A Dunkeld Tea Fac­tory visit is sched­uled the next morn­ing, but not be­fore break­fast—a choice be­tween

English or Sri Lankan, in bed or out. If you favour sleep to sus­te­nance, re­quest for Bed Tea—an age-old colo­nial tra­di­tion served by the but­ler as part of a gen­tle wake-up call.

Sur­rounded by ver­dant hills and con­toured tea fields near Castlereagh lake, we gather at the fac­tory’s main hall where we are in­tro­duced with in­for­ma­tional posters on the tea in­dus­try in Sri Lanka, grades of tea avail­able and the tea mak­ing process. In Sri Lanka, tea is grown on slopes at three el­e­va­tions—1,200m above sea level (high grown), be­tween 600m and 1,200m (midgrown) and be­low 600m (low grown). Each el­e­va­tion has its own dis­tinc­tive char­ac­ter­is­tics in ap­pear­ance, flavour, aroma and strength.

No tour is com­plete with­out an on-site ex­pe­ri­ence. The ex­cited party take turns in pick­ing tea leaves af­ter a de­mon­stra­tion by the res­i­dent planter. We spot a skilled picker on the job, col­lect­ing her loot at light­ning speed, and ob­serve a group of pick­ers de­liv­er­ing their leaves from the fields to the fac­tory for weigh­ing.

It’s time to process raw black tea. The res­i­dent planter leads us back into the fac­tory and ex­plains the meth­ods and ma­chin­ery used to ob­tain tea ideal for con­sump­tion. All teas are made from the leaves of the Camel­lia Si­nen­sis plant. A spe­cific treat­ment process and ox­i­da­tion will de­ter­mine the pro­duc­tion of black, green, oo­long or white tea— rolling, ox­i­dis­ing, fir­ing, dry­ing and grad­ing of the teas. The tour ends with quenchers of sam­pling dif­fer­ent tea grades—dust, bro­ken and leaf.

Back at Tientsin Bun­ga­low, af­ter­noon English tea (you know it’s au­then­tic when there’s clot­ted cream with scones) is pre­pared by the at­ten­tive staff. Itchy for some­thing to do af­ter re­fu­elling your stom­ach? Choose from a list of board games, ten­nis, cro­quet and a book from its hum­ble li­brary. There are two pools too, one’s filled with wa­ter and the dry al­ter­na­tive in­volves cue balls.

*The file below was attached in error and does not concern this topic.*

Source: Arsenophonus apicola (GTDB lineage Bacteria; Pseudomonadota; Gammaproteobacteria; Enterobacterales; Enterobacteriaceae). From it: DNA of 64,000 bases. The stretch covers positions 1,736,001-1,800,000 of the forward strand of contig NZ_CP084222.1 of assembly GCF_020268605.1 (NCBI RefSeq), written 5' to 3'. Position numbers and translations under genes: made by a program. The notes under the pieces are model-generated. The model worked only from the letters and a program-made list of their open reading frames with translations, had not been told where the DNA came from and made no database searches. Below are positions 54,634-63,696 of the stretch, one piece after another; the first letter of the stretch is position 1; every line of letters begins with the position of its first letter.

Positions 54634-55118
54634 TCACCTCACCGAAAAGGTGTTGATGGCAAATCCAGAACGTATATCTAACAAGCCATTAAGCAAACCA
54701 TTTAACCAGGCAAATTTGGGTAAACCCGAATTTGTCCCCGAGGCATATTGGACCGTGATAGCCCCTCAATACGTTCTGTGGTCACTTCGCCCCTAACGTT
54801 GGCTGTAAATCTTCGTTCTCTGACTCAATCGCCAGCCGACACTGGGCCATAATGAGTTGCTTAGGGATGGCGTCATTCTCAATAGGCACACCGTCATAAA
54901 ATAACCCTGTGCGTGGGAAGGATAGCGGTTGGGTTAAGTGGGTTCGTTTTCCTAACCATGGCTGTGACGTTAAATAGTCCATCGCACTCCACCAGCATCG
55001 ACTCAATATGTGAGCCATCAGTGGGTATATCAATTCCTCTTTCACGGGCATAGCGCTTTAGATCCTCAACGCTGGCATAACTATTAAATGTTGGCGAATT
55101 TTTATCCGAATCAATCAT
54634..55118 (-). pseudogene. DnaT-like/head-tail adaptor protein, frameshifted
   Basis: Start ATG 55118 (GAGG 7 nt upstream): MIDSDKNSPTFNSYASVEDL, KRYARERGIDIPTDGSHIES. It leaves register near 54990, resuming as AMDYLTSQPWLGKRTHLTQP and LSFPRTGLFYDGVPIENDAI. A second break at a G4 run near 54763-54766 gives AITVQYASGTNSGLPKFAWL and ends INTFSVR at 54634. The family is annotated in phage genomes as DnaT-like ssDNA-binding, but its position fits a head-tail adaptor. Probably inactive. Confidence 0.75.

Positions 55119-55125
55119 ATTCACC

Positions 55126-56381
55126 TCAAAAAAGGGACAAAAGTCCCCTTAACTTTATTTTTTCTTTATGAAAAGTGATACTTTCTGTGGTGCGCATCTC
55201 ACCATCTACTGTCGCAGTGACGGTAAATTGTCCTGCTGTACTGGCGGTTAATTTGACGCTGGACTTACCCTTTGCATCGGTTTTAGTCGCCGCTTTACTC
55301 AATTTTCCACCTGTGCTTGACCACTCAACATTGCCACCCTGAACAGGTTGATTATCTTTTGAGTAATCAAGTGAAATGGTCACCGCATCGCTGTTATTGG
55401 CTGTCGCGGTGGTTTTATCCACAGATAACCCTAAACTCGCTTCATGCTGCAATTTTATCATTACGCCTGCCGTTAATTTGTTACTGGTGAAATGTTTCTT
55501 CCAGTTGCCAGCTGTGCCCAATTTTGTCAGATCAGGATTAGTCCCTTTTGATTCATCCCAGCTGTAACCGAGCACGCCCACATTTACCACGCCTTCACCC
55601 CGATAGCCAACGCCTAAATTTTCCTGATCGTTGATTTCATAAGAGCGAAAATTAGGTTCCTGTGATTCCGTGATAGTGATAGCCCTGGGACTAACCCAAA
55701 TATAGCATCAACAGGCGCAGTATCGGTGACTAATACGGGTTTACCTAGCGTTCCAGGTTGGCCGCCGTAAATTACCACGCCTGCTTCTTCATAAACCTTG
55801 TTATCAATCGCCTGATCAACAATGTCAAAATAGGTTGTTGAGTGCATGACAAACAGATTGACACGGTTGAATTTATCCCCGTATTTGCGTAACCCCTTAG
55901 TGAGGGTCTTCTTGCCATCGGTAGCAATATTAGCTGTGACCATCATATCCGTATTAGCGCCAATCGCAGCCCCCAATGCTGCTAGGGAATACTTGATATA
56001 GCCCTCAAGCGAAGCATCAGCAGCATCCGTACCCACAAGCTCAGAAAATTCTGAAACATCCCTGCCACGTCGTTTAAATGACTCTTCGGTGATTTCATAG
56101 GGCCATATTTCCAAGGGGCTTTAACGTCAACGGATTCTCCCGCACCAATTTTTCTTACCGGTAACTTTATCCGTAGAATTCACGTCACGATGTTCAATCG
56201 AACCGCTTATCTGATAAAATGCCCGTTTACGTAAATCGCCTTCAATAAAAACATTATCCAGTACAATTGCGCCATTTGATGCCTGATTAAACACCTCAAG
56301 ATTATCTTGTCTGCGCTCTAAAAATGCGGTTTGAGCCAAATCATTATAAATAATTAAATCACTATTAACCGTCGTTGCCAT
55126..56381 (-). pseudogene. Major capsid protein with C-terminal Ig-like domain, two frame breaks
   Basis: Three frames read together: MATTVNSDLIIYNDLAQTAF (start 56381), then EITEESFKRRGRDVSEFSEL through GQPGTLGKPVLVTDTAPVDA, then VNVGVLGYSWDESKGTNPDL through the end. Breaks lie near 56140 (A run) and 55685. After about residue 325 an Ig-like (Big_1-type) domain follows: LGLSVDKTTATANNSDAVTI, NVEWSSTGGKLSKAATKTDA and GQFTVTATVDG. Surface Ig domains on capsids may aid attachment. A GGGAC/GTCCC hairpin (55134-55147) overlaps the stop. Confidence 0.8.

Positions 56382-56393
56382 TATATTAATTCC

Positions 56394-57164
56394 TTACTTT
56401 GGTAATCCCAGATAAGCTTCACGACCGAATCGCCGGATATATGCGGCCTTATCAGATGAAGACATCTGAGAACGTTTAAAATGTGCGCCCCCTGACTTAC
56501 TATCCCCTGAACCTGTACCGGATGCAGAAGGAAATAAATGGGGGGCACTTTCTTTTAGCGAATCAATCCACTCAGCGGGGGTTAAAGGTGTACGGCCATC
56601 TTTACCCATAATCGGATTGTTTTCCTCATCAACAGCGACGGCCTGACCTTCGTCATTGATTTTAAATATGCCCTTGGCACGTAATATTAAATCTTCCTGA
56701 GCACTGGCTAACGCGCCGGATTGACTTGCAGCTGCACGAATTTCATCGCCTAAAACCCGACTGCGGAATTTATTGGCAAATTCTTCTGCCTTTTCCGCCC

Af­ter re­ceiv­ing this crash course on tea, our group is whisked south­east to our next des­ti­na­tion, Wild Coast Tented Lodge, about four hours from Tientsin. Lo­cated along a beach on the fringes of the renowned Yala Na­tional Park (leop­ards, ele­phants and sloth bears, oh my!), the lodge boasts 28 tented ‘co­coon suites’ that ri­vals ‘glamp­ing’ but is equipped with fa­cil­i­ties and ameni­ties pro­vided by a lux­ury ho­tel.

Yala is the sec­ond largest na­tional park in Sri Lanka, span­ning nearly 1,000 square kilo­me­tres of flo­ral, fauna, grassy plains and coastal wet­lands. Wildlife roam freely at the lodge—I am greeted by a mon­i­tor lizard at my door one morn­ing and the scaly vis­i­tor scut­tles away be­fore I cap­ture a clear shot of

the rare en­counter on my smart­phone. Bash­ful per­haps? You’re bound to see an an­i­mal be­fore you leave, I wa­ger. If not, put on your ranger hat and head out to Yala with the lodge’s ex­pe­ri­enced sa­fari war­den in a jeep. Spot the mon­goose, wa­ter buf­fa­los, Sri Lankan jun­gle­fowl (the coun­try’s na­tional bird) and the elu­sive leop­ard in their nat­u­ral habi­tat.

The roomy dome-shaped lodge, which looks like a dead-ringer for a mem­brane, is decked in com­ple­men­tary sa­fari-themed fur­nish­ings, a free­stand­ing cop­per bath­tub and brass fix­tures. It’s bronze across the board, ex­cept for the sheets, which are in cream. Out­side is a cosy pa­tio where you can en­joy a de­sired brew of tea for the day while wait­ing for the next stray an­i­mal to visit your grounds.